It Reflects a Changing Reality

July 28, 2016 § 5 Comments

A while back – two years? three? – I was interviewed by a fellow who does a lot of interviews for the Sun. For those of you not familiar, the Sun is a literary magazine that also runs some of the most interesting interviews I have the pleasure of reading; I’m pretty sure I’ve mentioned it before.

Anyway. It was winter and I was sick as a dog the day our interview was scheduled, but I’d already rescheduled once for other reasons, so I stuck with it despite wanting to do what I generally do when I get sick, which is curl into a fetal ball and moan incessantly while my family caters to my every whim.

I think I gave the worst interview of my life. I really do. My heart just wasn’t in it, my brain felt cotton-y and insubstantial (even more so than usual), and furthermore, I just didn’t get the questions I was being asked. It seemed to me at the time that my interviewer was trying to get at some really deep shit – these were BIG questions, about the meaning of life and whatnot – and truth is, I don’t do too good with BIG questions. I much prefer small questions of the sort that evolve into conversation; that’s how I generally approach interviews when I’m on the other side of the equation, and that’s how I’ve always preferred to be interviewed. Small questions. Just chatting. In my experience, that’s where the really good stuff comes from.

The interview never ran, and I understand why. I could tell my answers were disappointing to my interviewer even as I gave voice to them; hell, they were disappointing to me. I felt bad for the dude, having to go home and polish that turd. I’m sure he tried his best, just as I tried my best to put the whole sorry affair out of my mind.

I was reminded of this because there’s yet again another superb interview in the Sun that you all might read. It’s with a psychotherapist named Gary Greenberg, and it’s about mental illness and the state of the mental illness industry (my term). The whole thing is fantastic; I’ll leave you with just a couple of teasers.

“… I also think we are indebted to history – and not just familial history, but cultural history, political history, and economic history – for our understanding of ourselves. Comprehending the way we’re situated in the world helps us comprehend suffering, come to terms with it, and maybe relieve it. 

Let’s say I’m talking to a young person who is struggling to figure out what to do with his life. I might talk about how that dilemma has changed over the last twenty-five to thirty years. I might let him know that the question didn’t always create as much anxiety as it does now. Success today requires a narrower set of skills and talents and temperaments. It’s gotten harder to establish yourself in a career. So his anxiety is not caused just by his nervous system being on overdrive. It reflects a changing reality in which we all have to work harder than the next person to have a satisfying, meaningful, comfortable life.

Here’s a different example: Somebody comes in who works in a defense plant making nuclear weapons, and she’s feeling depressed and anxious. Therapy wouldn’t typically delve into the moral quandary of spending her days making weapons of mass destruction, but maybe it should.”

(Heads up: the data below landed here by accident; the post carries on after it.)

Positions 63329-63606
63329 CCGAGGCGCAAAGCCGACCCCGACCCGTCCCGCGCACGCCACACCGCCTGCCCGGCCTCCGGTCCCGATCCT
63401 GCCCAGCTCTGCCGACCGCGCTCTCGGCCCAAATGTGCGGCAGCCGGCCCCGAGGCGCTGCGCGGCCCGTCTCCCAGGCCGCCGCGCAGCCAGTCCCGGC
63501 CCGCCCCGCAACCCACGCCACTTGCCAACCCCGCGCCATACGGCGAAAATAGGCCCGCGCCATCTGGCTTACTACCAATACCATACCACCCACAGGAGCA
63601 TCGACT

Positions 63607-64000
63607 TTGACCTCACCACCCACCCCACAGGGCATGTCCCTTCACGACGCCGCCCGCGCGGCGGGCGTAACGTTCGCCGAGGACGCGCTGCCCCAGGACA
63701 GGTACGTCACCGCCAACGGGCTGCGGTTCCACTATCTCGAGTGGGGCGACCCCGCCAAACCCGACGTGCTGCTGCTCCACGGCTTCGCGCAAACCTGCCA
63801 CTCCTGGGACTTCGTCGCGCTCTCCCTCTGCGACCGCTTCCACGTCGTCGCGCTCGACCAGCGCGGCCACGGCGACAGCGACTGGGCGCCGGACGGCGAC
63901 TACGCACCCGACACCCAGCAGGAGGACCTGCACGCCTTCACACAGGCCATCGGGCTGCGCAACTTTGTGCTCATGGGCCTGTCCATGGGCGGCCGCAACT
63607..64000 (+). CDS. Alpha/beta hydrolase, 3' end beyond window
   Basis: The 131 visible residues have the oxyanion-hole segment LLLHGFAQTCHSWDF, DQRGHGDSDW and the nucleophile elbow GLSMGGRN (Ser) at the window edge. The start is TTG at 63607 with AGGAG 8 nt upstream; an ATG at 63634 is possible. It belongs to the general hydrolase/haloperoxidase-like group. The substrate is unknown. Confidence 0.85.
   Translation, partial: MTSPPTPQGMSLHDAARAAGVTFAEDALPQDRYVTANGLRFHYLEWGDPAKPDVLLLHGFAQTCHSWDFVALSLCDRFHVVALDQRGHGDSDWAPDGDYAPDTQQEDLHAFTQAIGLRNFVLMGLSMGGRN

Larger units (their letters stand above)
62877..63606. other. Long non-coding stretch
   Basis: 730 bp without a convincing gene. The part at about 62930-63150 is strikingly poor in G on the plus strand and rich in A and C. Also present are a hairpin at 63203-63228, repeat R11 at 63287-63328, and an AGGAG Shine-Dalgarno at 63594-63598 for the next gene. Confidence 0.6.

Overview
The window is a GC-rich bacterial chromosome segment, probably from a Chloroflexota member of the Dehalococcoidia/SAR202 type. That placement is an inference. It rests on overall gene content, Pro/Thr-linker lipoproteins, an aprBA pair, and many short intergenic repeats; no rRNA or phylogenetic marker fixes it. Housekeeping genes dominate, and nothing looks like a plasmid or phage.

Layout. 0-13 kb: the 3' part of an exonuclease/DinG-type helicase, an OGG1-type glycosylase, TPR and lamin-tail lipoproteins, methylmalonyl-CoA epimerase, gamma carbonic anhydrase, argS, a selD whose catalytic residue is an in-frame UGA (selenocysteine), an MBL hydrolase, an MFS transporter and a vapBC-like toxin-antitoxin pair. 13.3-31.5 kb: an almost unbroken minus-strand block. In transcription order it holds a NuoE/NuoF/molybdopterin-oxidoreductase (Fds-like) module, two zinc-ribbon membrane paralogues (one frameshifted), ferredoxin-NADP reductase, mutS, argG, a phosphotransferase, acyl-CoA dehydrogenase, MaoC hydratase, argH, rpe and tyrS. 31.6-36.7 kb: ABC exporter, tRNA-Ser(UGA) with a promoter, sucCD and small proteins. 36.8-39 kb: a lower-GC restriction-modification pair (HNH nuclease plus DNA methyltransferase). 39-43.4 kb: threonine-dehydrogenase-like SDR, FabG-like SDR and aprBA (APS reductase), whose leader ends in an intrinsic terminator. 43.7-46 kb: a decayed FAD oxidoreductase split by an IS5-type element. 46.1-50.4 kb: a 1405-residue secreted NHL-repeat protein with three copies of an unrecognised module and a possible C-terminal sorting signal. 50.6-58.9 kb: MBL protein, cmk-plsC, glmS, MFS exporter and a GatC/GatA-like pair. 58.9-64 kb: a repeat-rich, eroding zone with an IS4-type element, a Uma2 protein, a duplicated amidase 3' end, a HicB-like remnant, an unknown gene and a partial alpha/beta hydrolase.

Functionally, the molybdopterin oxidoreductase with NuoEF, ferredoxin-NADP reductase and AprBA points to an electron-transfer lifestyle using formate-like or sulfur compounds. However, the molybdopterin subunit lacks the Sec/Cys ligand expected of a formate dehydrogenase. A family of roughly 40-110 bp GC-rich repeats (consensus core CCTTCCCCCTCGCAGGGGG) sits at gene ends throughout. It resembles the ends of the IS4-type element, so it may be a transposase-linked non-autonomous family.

“A drug company can’t just sell Prozac as a product that will make you feel better – let alone change your personality (even though that is pretty much what it does) – because it would violate our ideal of who we are supposed to be. But if you can persuade people that their malaise is an illness, a biochemical imbalance no different in some respects from diabetes, then you can also persuade them to take drugs for it without violating that tenet of self-reliance. This has profound implications, not only for how we understand our suffering, but for what it means to be human. The medical industry is using its power to shape us into not only consumers of drugs but also people who think of consciousness as a function of brain chemistry.” 

It’s worth noting that Greenberg does not dismiss drugs outright; he’s merely wary of the extent to which we’ve come to rely on them, which itself relates to the ever-expanding list of diagnosable mental illnesses.

That’s all. Except for a couple more tunes for your listening pleasure.

One and two. Oh, hell, and three.






On Play

July 26, 2016 § 29 Comments


A fine specimen

We live in a town that is not really such, to the extent that when one considers the term, the usual town-ish accouterments come to mind: Shops and sidewalks, pavement and parking spaces. A certain atmosphere of bustle, even if only in a modest way. In our town, there is town hall that’s open four hours each week, the church I’ve mentioned many times over, and the chainsaw repair shop I wrote about here and here. Indeed, our town is so small it does not have its own zip code, and instead shares one with another small (but not quite so small) town a few miles down a winding gravel road.

I was told recently – by someone who knows such things, so I believe it – that our shared zip code holds the distinction of having the highest free and reduced school lunch rate in Vermont. This might not mean it’s actually the poorest zip code in Vermont, but it’s certainly an indicator that poverty is very real and very present. This is not quite so obvious in the half of the zip code comprised by the town we inhabit; while there’s certainly plenty of economic hardship in these hills, it tends to be tucked away in the folds and creases of the land, there if you want to see it, but easy enough to avoid if you don’t. And it’s obvious that many of those living here do have some resources, as evidenced by large and well-kept homes on sprawling plots of land.